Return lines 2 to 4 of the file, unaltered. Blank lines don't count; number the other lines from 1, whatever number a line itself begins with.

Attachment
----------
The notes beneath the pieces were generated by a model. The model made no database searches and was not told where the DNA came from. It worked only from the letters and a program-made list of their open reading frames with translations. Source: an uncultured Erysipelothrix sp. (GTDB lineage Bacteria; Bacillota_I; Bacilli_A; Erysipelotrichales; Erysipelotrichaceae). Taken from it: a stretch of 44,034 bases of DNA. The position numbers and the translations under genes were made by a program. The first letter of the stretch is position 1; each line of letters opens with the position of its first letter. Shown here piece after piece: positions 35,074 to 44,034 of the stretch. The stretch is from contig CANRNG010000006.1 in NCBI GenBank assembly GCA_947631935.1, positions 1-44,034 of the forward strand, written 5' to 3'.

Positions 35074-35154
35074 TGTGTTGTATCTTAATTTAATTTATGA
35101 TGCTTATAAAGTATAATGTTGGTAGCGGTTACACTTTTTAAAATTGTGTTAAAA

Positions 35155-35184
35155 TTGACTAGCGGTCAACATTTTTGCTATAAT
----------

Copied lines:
Positions 35074-35154
35074 TGTGTTGTATCTTAATTTAATTTATGA
35101 TGCTTATAAAGTATAATGTTGGTAGCGGTTACACTTTTTAAAATTGTGTTAAAA